When you know and love someone as long as you’ve known and loved your best friends from home, it’s hard to imagine it would ever be awkward to see them. But just as you have been changed by your college experience thus far, so have your friends.
This is okay. It’s totally normal to be a little jealous hearing about your bestie’s new besties. They’re probably jealous of yours too. Or your confusion is understandable when your friend tells a tale of a crazy, drunken night out—when the two of you were firmly against drinking in high school, and you’ve stayed that way. You’ve all been through a crazy three months of hard, emotional, stressful, awesome adjustments, and it’s natural to have some growing pains. Things won’t necessarily be the same, but that doesn’t mean they won’t still be great.
Be patient. Trust your shared history, but honor the ways in which your friends—and you!—have grown. As you continue on, there may be people who you don’t connect with anymore, and that’s okay too. The real friends, the ones who are meant to stick around, will stay the same people at heart. And the changes you undergo on this college journey will only make your friendship richer in the long run.
3. Having free time will be incredible…but you will also get bored
Chances are you’ve had more than a few daydreams leading up to winter break about simply doing nothing. Your couch calls to you—and, oh, how you answer. You lose track of the days in a blur of cozy sweatpants and romantic comedies. It is the reward for a semester well done and the dangling carrot that kept you going through those excruciating last few weeks. So get home and do nothing. BECAUSE DOING NOTHING IS GREAT.
…for a few weeks. You won’t believe me now, but I swear, when January rolls around, there will be a horrified part of you that is yearning for a schedule and real pants. “But how can I feel this way when all I’ve wanted is a break?!” you howl. “And all I’ll want again in a few months is another one?!” It’s the paradox of college—and life, honestly.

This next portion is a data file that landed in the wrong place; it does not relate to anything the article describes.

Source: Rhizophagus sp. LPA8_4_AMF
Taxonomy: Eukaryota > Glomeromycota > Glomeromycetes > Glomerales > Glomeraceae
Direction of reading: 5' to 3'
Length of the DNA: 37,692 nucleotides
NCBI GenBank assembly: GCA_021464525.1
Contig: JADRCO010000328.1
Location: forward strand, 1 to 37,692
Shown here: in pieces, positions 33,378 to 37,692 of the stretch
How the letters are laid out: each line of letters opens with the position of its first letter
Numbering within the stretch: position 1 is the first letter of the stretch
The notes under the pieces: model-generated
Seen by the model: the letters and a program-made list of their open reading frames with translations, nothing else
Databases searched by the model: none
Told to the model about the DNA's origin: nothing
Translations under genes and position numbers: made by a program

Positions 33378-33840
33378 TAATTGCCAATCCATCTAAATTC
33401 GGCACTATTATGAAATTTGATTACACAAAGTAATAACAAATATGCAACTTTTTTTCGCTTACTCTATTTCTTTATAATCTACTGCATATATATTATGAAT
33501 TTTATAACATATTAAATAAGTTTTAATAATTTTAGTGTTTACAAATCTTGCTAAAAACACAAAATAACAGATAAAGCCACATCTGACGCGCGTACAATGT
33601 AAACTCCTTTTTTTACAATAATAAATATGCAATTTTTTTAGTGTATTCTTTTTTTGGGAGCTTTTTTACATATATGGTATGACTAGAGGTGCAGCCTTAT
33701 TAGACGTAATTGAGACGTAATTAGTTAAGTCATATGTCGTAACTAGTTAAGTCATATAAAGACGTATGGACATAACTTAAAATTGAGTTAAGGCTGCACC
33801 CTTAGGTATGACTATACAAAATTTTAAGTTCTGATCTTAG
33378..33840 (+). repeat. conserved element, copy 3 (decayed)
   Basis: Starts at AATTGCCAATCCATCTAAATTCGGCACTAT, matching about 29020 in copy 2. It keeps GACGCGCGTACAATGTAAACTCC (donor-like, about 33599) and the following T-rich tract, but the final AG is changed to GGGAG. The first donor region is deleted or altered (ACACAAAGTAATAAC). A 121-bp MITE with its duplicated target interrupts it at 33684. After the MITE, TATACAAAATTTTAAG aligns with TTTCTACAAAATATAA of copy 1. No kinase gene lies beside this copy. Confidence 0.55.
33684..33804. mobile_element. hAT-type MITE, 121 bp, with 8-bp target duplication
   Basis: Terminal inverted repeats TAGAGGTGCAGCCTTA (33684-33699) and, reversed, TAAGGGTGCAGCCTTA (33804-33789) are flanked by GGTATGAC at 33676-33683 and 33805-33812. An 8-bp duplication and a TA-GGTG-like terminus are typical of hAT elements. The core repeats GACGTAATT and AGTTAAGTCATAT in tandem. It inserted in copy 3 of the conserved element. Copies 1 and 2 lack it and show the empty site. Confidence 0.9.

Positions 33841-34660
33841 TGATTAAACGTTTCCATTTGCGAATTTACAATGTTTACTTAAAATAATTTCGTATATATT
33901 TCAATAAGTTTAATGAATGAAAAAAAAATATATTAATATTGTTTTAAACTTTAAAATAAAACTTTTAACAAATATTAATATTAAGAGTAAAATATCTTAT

The best advice I can give to make the most of it is to find a healthy balance between nothing and something. Set a few goals for your winter break. That’s probably the last thing you want to do when you arrive home, but after the first few days of catching up on sleep, make a little list of things that would make you happy to accomplish. It’s fine if that list includes a whole roster of movies to watch on Netflix—but also include some things in your hometown you’d like to explore, or a skill you’ve always wanted to learn but never had time to.
Give your nothingness a time limit. Maybe you sleep ’til noon, but by 2:00 pm, put on a real outfit and learn a new recipe. Maybe your weekends are for relaxing, but you volunteer at the local animal shelter on weekday mornings. Maybe you binge-watch a new series for a few hours, but then try your hand at writing a script yourself! College is a time of exploration, and it shouldn’t stop when you go home for winter break. You’ll enjoy your free time more and maybe even return to school with a new passion. At the very least, you’ll want something more interesting to share with your college friends when they ask about your winter break than “nothing.”
Congrats again on a semester well done and a happy, happy holiday break to you. College only comes around once—make the most of it, even when you’re not there!